Nursing jobs are expected to grow by 15 percent through the year 2026, faster than any other occupation, according to the U.S. Bureau of Labor Statistics. The need is largely due to an aging nursing worforce and the fact that people are living longer, said Jan Mains, nursing program chairwoman at Sinclair.

Demand for nurses driving UD, Sinclair partnership

In an attempt to meet a growing need for nurses, Sinclair Community College and the University of Dayton will launch a joint program this fall offering a four-year degree that neither has provided before now.

Nursing jobs are expected to grow by 15 percent through the year 2026, faster than any other occupation, according to the U.S. Bureau of Labor Statistics. The need is largely due to an aging nursing workforce and the fact that people are living longer, said Jan Mains, nursing program chairwoman at Sinclair.

“With the population living longer and so many of our health care workers really broaching retirement age there is a shortage now and there will continue to be a shortage for many fields in health care,” Mains said.

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One way the new bachelor’s degree in the science of nursing will address the demand is by allowing students to work in the field as they complete the program.

The new “1+2+1” program, will allow students to attend their first year at UD, complete a Sinclair associate’s degree during their second and third years and finish their fourth year at UD. Students will take the National Council Licensure Examination after year three, allowing them to work as licensed registered nurses while completing their senior year at UD.

UD and Sinclair’s program has received approval from both the state and the Higher Learning Commission, a regional accrediting agency tasked with oversight of colleges in 19 states. The schools will accept a maximum of 25 students into the program this fall, said Tonya Breymier, nursing program director at UD.

The set-up will allow UD students to get a four-year degree at a lower cost because students would pay UD tuition during their freshman year, Sinclair tuition during years two and three and UD tuition again their senior year. UD charges $44,100 per year and Sinclair charges just over $2,784 per year for a full-time Montgomery County student taking at least 12 credit hours and just above $3,918 for other Ohio residents.

“The bachelor of science in nursing offers students an affordable pathway to a high-quality degree,” said Kevin Kelly, dean of UD’s school of education and health sciences. “The program draws on the strengths of both institutions.”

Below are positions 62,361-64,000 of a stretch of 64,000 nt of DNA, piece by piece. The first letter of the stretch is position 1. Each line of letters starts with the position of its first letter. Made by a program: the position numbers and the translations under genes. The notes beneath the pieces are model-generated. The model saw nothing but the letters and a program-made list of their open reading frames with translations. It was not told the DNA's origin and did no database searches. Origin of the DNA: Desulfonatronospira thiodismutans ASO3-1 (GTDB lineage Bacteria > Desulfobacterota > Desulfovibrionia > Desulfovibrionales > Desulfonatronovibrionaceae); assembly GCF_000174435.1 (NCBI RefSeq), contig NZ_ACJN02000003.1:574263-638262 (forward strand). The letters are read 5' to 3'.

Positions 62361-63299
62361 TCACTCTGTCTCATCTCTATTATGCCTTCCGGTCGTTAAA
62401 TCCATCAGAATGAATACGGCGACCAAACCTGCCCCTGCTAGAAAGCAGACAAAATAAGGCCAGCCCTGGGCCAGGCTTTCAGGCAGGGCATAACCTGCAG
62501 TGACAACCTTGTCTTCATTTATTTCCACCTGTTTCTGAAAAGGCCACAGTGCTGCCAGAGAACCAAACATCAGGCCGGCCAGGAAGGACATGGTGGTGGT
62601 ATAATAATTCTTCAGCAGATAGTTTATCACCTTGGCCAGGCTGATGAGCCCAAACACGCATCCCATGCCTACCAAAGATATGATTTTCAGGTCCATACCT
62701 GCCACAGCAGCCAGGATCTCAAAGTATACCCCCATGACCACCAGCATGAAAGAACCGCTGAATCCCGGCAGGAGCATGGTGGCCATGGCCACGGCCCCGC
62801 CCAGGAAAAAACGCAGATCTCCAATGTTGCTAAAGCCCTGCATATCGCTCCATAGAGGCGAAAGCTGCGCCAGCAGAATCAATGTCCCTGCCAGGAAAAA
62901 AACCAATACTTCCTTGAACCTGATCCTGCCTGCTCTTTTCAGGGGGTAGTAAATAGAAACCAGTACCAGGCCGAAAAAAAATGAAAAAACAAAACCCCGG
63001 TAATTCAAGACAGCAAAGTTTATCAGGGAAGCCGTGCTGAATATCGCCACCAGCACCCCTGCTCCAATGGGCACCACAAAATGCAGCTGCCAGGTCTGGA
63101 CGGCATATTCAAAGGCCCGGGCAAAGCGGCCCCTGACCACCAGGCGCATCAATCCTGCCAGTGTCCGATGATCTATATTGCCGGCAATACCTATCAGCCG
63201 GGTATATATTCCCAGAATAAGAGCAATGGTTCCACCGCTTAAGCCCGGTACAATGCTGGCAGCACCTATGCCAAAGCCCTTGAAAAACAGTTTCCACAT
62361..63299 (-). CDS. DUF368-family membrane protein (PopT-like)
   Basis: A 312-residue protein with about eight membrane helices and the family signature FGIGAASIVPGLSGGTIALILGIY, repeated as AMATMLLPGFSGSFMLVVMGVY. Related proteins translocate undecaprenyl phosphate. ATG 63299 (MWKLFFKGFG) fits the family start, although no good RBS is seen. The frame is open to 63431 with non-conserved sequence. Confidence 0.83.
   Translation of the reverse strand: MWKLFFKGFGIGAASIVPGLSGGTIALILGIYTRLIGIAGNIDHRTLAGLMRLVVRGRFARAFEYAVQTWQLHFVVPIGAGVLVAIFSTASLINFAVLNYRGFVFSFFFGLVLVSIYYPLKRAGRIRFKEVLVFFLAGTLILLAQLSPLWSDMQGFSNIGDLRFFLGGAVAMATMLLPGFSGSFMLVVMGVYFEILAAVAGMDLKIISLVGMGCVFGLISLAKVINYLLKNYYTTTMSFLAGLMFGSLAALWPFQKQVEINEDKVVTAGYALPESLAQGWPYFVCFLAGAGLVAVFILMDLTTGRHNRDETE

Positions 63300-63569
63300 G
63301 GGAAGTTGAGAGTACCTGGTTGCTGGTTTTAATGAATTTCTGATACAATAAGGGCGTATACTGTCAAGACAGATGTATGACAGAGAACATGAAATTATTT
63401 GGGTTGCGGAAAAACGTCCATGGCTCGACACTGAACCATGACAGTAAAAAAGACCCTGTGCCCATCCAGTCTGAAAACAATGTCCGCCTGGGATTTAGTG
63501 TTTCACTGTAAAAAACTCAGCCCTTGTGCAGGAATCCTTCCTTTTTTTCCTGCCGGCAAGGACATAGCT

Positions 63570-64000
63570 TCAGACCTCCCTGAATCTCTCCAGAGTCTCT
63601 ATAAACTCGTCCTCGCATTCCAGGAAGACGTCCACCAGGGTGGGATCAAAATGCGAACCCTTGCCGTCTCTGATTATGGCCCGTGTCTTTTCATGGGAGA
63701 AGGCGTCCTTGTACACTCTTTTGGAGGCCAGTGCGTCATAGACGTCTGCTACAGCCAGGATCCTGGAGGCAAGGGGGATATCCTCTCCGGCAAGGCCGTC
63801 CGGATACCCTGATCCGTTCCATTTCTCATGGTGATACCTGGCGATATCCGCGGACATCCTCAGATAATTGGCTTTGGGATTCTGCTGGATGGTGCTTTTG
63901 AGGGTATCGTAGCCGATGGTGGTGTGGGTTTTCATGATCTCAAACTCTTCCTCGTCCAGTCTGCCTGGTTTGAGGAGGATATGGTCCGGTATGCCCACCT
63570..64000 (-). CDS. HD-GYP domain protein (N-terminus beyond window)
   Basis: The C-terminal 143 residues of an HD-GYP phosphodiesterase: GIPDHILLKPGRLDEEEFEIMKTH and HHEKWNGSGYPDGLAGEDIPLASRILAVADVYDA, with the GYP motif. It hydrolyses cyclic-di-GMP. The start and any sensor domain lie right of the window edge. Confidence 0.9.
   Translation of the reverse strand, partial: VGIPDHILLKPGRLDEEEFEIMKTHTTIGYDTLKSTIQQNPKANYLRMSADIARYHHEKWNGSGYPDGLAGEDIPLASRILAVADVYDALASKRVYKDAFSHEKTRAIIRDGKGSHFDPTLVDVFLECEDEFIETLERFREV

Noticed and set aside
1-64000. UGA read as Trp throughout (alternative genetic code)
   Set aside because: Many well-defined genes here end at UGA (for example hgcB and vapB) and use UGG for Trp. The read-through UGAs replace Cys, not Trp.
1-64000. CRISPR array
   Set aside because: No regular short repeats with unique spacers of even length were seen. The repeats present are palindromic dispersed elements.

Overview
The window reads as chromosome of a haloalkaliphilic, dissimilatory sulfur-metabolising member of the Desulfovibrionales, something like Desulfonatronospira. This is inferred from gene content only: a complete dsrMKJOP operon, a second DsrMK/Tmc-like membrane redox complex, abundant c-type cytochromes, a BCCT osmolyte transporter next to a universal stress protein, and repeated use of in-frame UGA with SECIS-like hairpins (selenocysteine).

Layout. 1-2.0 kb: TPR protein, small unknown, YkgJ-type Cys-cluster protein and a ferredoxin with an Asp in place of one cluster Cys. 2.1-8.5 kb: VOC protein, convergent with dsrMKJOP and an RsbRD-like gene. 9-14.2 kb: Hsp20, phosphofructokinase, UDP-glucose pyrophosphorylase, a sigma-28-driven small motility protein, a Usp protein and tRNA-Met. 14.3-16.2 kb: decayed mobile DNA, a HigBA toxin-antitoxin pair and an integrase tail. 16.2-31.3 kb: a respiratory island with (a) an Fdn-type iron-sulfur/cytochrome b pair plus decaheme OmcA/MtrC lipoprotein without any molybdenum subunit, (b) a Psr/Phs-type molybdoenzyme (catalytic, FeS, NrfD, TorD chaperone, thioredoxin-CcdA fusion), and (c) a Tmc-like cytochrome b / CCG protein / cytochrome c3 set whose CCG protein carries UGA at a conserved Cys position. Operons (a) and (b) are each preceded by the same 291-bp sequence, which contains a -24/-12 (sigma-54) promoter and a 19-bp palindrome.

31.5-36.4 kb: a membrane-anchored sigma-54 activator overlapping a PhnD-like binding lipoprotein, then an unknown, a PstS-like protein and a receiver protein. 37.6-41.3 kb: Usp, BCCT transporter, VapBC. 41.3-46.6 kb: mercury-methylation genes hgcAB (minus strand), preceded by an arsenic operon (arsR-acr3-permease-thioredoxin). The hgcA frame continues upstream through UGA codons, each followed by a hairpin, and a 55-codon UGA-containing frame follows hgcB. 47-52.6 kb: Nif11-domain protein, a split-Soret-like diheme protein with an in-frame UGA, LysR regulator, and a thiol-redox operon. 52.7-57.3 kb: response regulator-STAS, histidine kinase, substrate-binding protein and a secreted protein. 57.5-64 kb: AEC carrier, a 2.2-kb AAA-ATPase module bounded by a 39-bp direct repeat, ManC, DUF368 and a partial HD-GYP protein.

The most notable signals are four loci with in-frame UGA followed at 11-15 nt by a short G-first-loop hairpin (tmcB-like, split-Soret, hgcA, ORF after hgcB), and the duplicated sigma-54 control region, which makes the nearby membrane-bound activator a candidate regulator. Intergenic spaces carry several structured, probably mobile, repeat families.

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Health care providers are increasingly looking for nurses with bachelor’s degrees because they are more flexible, have a wider understanding of the field and can move into different roles and leadership positions if needed, Mains said. Students can expect to complete rotations at facilities owned by Premier Health, Kettering Health Network and Dayton Children’s Hospital.

There is just one other “1+2+1” nursing school partnership in Ohio, said Breymier. Defiance College, a four-year institution, has an agreement with Northwest State Community College that mirrors UD and Sinclair’s new agreement.

Nearby Wright State University already offers a BSN as do Ohio State University in Columbus and the University of Cincinnati, both of which are an hour or so away from Dayton. Kettering College also offers a bachelor’s degree in nursing.

The new nursing degree is just the latest partnership between UD and Sinclair. The two schools launched the UD-Sinclair Academy in 2016 as a way to ease the transfer process and remove some of the financial difficulties that could prevent students from earning a degree at the private catholic university.

The academy helped lay the groundwork for the new nursing degree program, said Sinclair provost Dave Collins. Though Sinclair students don’t always initially plan to pursue a bachelor’s degree, Collins said it helps to have a relationship with UD if they do.

“When they get out in the workforce they run into mentors and others who encourage them to continue their education,” Collins said. “So having a partnership with the University of Dayton is tremendous.”

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